Music For Earth Orbit Sample
Sample video of "Music For Earth Orbit", by Alex Johnson. Space footage of the Earth as seen from space, with soothing violin music by Alex Johnson
Intro to Astronomy and Cosmology
Intro to Astronomy and Cosmology
Title: Intro to Astronomy and Cosmology
Catalog Number: AST-100
Credits: 4 (Lecture/Lab)
Instructor: Kevin Kimball
Total Contact Hours: 80
E-Mail (the best way): [email protected]
Astronomy - cosmology - is mankind's first science.
When humans first looked to the sky and wondered about the true nature of what they were seeing, Mankind’s quest for a scientific understanding of our place in the Universe began. That sense of wonder continues to this day, and astronomy is now the last science in which citizen scientists continue to make significant contributions.
This introductory course will outline the basic concepts of astronomy, its history, its scientific underpinnings, and how, in the last one hundred years, astronomy has inevitably led to the field of Cosmology. Topics will include but are not limited to: Features of our Solar System, standard units of measurement used by astronomers, direct observation and recording of astronomical phenomena, optics, star formation, galaxies and nebulae, quasars, pulsars, black holes and the Universal Gravitational Constant, electromagnetism, basic wave theory, the Doppler Effect and the Red Shift, the Hubble Law, Special relativity, General Relativity and gravitational lensing, Inflation Theory and the Big Bang, Dark Matter and Dark Energy, KOBE and WMAP discoveries, historical figures in astronomy.
The course format emphasizes guided exploration, quantitative assessment, and critical thinking with particular emphasis of the Scientific Method; students are required to demonstrate an understanding of the material through independent research, written reports, and written examinations.
Prerequisites: ENGL-050, ENGL-075 and MATH-050.
Upon successful completion of the course, the student will be able to:
- Describe, in detail, the structure of the Solar System including the characteristics of individual planets, and other key objects (asteroids, comets).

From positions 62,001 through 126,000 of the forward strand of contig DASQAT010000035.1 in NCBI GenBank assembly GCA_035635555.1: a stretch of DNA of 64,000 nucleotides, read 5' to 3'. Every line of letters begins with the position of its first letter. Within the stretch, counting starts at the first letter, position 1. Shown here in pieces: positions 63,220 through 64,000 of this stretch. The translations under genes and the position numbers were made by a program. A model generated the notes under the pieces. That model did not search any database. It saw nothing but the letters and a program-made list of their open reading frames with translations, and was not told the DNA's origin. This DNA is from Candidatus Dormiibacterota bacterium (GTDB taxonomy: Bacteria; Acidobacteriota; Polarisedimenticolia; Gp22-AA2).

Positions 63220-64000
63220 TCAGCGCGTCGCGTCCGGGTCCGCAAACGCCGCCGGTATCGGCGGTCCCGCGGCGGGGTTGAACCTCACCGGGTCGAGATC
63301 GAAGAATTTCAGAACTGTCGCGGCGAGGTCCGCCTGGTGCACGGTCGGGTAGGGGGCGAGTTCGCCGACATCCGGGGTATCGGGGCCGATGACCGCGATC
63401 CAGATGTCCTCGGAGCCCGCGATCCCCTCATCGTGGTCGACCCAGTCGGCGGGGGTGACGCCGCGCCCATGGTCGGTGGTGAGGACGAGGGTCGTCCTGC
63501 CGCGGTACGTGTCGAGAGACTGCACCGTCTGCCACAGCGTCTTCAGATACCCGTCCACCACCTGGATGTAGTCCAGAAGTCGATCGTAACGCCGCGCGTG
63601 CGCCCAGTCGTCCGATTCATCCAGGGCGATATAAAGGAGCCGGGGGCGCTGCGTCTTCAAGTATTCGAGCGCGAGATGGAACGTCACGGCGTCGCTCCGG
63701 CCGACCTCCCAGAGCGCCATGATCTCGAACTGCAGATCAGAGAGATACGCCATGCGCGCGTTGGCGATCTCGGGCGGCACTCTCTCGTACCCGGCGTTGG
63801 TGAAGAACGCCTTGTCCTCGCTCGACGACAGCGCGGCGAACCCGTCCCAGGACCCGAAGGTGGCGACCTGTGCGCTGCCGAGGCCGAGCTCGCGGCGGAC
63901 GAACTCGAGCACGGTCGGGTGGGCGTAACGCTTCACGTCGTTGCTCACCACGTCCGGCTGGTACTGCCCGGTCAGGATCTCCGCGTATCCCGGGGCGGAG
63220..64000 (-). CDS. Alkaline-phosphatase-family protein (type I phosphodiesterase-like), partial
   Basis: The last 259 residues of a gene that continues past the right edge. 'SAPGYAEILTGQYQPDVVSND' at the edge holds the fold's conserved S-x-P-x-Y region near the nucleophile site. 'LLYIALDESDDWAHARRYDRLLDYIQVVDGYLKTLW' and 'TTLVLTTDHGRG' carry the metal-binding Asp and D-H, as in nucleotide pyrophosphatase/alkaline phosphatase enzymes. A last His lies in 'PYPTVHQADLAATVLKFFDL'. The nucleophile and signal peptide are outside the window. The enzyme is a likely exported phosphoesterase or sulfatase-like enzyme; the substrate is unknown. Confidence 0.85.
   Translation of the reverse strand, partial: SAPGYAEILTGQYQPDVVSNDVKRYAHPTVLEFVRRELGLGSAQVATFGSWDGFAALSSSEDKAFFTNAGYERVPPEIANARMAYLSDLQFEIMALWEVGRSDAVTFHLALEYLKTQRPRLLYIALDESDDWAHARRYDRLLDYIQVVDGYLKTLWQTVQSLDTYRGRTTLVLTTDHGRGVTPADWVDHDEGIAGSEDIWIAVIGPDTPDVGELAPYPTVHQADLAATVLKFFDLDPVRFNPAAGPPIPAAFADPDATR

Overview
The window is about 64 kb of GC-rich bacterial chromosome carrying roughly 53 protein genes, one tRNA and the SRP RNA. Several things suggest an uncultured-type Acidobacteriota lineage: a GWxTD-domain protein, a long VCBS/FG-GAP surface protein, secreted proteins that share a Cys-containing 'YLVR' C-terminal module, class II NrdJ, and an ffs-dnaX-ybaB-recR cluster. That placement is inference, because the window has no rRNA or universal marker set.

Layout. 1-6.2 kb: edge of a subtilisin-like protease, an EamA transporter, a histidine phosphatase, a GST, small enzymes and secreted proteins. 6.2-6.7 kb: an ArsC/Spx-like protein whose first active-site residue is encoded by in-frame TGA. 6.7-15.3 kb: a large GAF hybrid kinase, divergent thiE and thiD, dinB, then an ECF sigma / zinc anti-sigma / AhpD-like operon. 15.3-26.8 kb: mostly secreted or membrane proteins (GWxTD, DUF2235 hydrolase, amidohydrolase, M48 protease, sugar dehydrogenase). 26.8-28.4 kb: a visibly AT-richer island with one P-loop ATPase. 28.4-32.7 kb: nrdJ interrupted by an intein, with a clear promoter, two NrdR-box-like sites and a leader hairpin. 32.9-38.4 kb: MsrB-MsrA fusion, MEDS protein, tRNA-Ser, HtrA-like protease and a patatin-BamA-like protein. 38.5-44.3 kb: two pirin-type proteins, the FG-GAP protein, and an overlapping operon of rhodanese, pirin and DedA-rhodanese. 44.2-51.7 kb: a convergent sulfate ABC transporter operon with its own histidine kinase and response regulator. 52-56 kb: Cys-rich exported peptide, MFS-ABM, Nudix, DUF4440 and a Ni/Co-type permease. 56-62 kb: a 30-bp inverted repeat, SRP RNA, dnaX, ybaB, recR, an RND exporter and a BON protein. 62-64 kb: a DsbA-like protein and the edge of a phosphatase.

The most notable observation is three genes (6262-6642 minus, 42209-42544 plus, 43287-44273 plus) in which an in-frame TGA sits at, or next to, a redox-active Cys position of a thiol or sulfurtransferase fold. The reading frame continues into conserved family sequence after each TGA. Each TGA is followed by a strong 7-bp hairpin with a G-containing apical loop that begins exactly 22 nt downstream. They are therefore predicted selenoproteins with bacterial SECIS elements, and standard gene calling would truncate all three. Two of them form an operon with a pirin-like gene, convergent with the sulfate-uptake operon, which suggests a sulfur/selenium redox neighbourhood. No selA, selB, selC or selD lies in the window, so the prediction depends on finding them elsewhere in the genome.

- Demonstrate an understanding of standard measures used in astronomy.
- Articulate the development of astronomy from a geocentric model of the universe to the current model citing key historical figures and societal/cultural views and reactions.
- Explain, in detail, the scale and position of the Solar System relative to the Milky Way Galaxy, the Local Group, and the Universe.
- Describe, in detail, the life cycle of stars
- Use the universal gravitational constant to calculate escape velocity in order to explain the nature of a Black Hole.
- Explain how the Doppler Effect led to the discovery of Red Shift and Dark Matter.
- Calculate the (1) distances of celestial objects and (2) approximate age of the Universe using the Hubble Law.
- Compare and contrast the concepts of Special and General Relativity.
- Calculate time dilation using Lorentz transformations to explain the physical obstacle to practical interstellar travel.
- Use quantitative methods to demonstrate why the speed of light is the absolute speed limit in the Universe and its role in defining the “observable universe.”
- Compare and contrast the concepts of the “observable Universe” with the “expanded Universe.”
- Compare and contrast the “Steady State” model of the universe with the “Big Bang” model
- Describe observed and measured phenomena that support “Big Bang” theory
- Describe “Big Bang” timeline
- Prepare concise written reports describing actual direct observations of astronomic phenomena.
- Discovering the Essential Universe, 6e, E-book with Launchpad, Comins
- Highly recommended: Discovering the Essential Universe hard-copy
- ASTR 100 Lab Manual, Kimball
- Scientific Calculator:
- Texas Instruments TI-30X IIS
- Three-ring binder - yes, you'll need it!
Your final grade for this course will be based on a combination of the following assessments:
- Unit assignments/quiz’s (50%)
- Lab reports (25%)
- Final exam (25%)
- Three excused absences from lectures are allowed; each subsequent absence will result in reduction in final grade:
0 - 3
3.5 - 4
4.5 - 5
5.5 - 6
Highest possible final grade: